Researchers in South Korea have made a major breakthrough in using bacteria to sustainably and efficiently produce biofuels. The team of scientists from the Korea Advanced Institute of Science and Technology (KAIST) report that they have developed a new kind of engineered microorganisms that are capable of producing greater volumes of the fatty acids that make up biodiesel than ever before.
A team of researchers from KAIST released a study detailing their discovery last month in the scientific journal Nature Chemical Biology. The paper, titled “Engineering of an oleaginous bacterium for the production of fatty acids and fuels” details the development of these record-breaking microorganisms which could prove to be a key breakthrough in the effort to develop sustainable, bio-based energy sources to replace dirtier, finite fossil fuels.
At present, standard biodiesel is produced by transistorizing vegetable oils or animal fats, a process in organic chemistry that creates a reaction exchanging ester for alcohol (like ethanol or biodiesel, the two most common forms of biofuel). This creates a problem, however, as the production of biofuels requires huge amounts of organic material and agricultural products for its creation, taking up valuable land area that could otherwise be used for food production.
This is where the South Korean team’s bacterial breakthrough comes into play. KAIST’s new study has developed an engineered bacterium that is capable of creating more fatty acids than ever before, creating potential for the most efficient form of biofuel production yet.
“Working with engineered Escherichia coli bacteria, a team led by KAIST Distinguished Professor Lee Sang Yup has previously produced short-chain hydrocarbons that can be used as gasoline,” reports regional science and tech magazine Asian Scientist. “However, their production efficiency of 0.58 g/L fell short of the levels required for commercialization.” This time is different. Related: Shale Industry Has Destroyed 80% Of Its Value Since 2008
“In the present study, Lee and his team used a different strain—Rhodococcus opacus—to produce fatty acids from glucose, one of the most abundant and cheap sugars derived from non-edible biomass,” explains Asian Scientist. “First, the team optimized the cultivation conditions of R. opacus to maximize the accumulation of oil, which serves as a precursor for the biosynthesis of fatty acids and their derivatives. Then, they systematically analyzed the metabolism of the strain and redesigned it to accumulate higher levels of fatty acids and allow fatty acid ethyl esters and long-chain hydrocarbons to be produced. They found that the resulting strains produced 50.2, 21.3, and 5.2 g/L of fatty acids, fatty acid ethyl esters and long-chain hydrocarbons, respectively.”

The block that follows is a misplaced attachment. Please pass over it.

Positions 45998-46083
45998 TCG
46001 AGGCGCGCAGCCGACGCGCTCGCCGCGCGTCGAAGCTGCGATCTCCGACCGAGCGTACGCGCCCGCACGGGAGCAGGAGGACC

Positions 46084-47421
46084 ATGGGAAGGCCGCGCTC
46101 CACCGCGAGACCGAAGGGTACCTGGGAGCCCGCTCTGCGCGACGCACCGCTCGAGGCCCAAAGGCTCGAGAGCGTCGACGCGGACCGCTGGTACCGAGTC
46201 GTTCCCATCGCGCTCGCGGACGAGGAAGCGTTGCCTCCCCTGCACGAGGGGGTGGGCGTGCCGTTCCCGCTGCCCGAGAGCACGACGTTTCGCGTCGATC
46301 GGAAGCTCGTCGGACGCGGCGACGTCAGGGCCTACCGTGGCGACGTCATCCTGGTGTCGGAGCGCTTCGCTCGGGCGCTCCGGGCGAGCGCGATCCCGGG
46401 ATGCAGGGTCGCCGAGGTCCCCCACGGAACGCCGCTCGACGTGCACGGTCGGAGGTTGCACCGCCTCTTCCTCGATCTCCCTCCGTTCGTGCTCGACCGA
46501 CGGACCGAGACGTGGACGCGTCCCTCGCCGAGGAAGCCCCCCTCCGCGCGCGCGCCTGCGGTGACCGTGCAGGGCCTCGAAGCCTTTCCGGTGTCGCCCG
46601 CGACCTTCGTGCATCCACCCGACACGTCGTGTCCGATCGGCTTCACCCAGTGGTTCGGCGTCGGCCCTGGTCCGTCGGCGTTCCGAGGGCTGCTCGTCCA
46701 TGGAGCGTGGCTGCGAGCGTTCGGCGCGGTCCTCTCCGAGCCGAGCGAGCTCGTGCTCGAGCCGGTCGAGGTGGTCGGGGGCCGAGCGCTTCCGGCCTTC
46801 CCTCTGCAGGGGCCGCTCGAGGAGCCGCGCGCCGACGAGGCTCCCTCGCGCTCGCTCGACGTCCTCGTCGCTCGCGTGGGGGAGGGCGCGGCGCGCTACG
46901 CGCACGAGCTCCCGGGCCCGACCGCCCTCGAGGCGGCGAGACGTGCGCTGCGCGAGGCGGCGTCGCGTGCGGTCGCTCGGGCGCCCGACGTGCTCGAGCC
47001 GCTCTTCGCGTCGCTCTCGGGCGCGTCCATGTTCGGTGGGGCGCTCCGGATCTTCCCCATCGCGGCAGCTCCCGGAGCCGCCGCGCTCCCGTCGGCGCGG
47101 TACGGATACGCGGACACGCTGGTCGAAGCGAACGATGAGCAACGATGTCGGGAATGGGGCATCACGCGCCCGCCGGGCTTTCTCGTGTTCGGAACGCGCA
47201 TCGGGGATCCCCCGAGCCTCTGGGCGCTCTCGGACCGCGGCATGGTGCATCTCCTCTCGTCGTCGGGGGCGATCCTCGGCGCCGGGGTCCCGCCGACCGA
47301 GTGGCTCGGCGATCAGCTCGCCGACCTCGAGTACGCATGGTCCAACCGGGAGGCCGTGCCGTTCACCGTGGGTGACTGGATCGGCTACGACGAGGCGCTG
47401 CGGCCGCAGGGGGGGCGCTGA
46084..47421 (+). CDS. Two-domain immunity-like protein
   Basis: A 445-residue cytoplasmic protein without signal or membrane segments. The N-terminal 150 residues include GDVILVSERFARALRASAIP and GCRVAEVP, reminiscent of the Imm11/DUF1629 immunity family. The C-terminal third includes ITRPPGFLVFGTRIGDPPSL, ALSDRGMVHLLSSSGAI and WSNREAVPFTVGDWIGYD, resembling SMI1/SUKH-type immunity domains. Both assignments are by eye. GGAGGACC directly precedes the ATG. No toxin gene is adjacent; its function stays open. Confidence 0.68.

What this translates to, in layman’s terms, is the highest concentrations of the kind of fatty acids that make up biofuels and biodiesel than ever reported before. These record-breaking microbial fermentations have the potential to revolutionize biofuel, making it more realistic for mass consumption and a better potential replacement for high-emissions fossil fuels like gasoline than ever before.
As quoted by Asian Scientist, Professor Lee said of his team’s breakthrough, “This technology creates fatty acids and biodiesel with high efficiency by utilizing lignocellulose, one of the most abundant resources on the Earth, without depending on fossil fuels and vegetable or animal oils. This will provide new opportunities for oil and petroleum industries, which have long relied on fossil fuels, to turn to sustainable and eco-friendly biotechnologies.”
If the world has any hope of reaching the targets aimed at combating climate change set by the Paris Agreement (which polls show that most U.S. citizens still support, even after President Donald Trump backed out of the agreement, biofuel will have a large role to play in reducing greenhouse gas emissions. So far, however, biofuel just hasn’t been as efficient or affordable as it needs to be to be adopted on a wide scale. A breakthrough like this, however, could go a long way toward tipping the scales toward a greener future.
By Haley Zaremba for Oilprice.com
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